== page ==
Delta Programme Commissioner impressed by freshwater supply initiatives in South Netherlands

On Thursday 12 October, Delta Programme Commissioner Wim Kuijken visited the southern provinces of the Netherlands, at the invitation of Daan Prevoo, member of the Provincial Executive. Here, Mr Kuijken was brought up to date regarding several projects launched in the context of the freshwater supply measures implementation programme in place for the Southern Elevated Sandy Soils.

At the premises of one of the farmers involved in Leunen (Limburg), the stakeholders discussed the ongoing initiatives in the areas of Loobeek and Breevennen. Here, farmers, the district water board, municipalities and the province of Limburg are working on a climate-resilient water system and a living environment offering economic perspectives, with an eye to a proper balance between nature, agriculture, and recreation. With a view to the continued freshwater supply, the parties involved have embarked on a sub-irrigation pilot: a form of subsoil irrigation involving a drainage system for the subsoil dissemination of water, which ensures that roots remain moist and which reduces evaporative losses.

The Waterklaar [Water-ready] project launched by municipalities and the district water board in North Limburg is aimed at the retention of water and minimising waterlogging by disconnecting downspouts from the sewer system. Horticulturists are trained in the region to provide residents with proper advice regarding the design of their gardens. In addition, educational kits have been developed for the horticulturist vocational training programme.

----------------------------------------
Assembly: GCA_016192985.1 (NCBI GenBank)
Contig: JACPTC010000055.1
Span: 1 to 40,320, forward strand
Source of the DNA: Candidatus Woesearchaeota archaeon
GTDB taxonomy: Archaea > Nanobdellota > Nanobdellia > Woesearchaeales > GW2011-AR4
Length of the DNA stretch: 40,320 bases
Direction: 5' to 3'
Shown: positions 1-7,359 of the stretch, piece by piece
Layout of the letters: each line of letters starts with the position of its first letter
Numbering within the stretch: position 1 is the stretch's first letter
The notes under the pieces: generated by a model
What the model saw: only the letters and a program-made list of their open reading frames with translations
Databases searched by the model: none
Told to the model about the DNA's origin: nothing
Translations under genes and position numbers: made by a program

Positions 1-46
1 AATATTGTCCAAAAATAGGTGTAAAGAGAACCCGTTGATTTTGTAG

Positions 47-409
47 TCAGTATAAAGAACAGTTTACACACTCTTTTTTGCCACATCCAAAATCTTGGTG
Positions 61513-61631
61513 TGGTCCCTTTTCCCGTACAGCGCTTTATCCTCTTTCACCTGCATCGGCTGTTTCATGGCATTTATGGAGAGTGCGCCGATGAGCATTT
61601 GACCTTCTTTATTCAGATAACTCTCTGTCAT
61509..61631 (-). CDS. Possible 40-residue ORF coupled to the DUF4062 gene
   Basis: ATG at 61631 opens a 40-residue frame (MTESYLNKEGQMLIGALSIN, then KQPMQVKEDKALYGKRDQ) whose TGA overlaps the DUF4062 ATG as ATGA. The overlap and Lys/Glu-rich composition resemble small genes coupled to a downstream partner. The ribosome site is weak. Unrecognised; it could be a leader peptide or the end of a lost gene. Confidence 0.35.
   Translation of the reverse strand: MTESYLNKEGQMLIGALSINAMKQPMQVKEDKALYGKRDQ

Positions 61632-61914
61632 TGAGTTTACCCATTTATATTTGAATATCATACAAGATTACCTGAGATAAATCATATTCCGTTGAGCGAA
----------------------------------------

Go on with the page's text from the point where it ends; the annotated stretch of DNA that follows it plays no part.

The party also visited the Bavaria brewery to discuss the Boer Bier Water [Farmer Beer Water] initiative launched by the business community, local farmers, and the government. They have joined forces in the Boer Bier Water project to protect the freshwater sources in the area from pollution and address the demand for freshwater in a sustainable, responsible manner. For example, Bavaria no longer drains its residual water but purifies it for redistribution among local farmers and market gardeners.

The projects visited demonstrated that different and innovative solutions can be developed by entering into a mutual dialogue at an early stage, and making optimum use of one another’s strengths and expertise.

Reducing the demand for freshwater is one of the key spearheads of the Delta Programme. Dry spells are becoming increasingly drier and last increasingly longer. Consequently, the continued availability of sufficient fresh water will become increasingly important and less of a matter of course in the years ahead. During the visit, Mr Kuijken referred to the Boer Bier Water project as “a pearl of a project realised in this area, in which the stakeholders take action of their own accord and the government joins in”. The prevention of water shortages calls for a concerted effort by all the governments and all the freshwater consumers. In the long run, this is the only way to ensure a continued and affordable supply of sufficient freshwater in the Netherlands.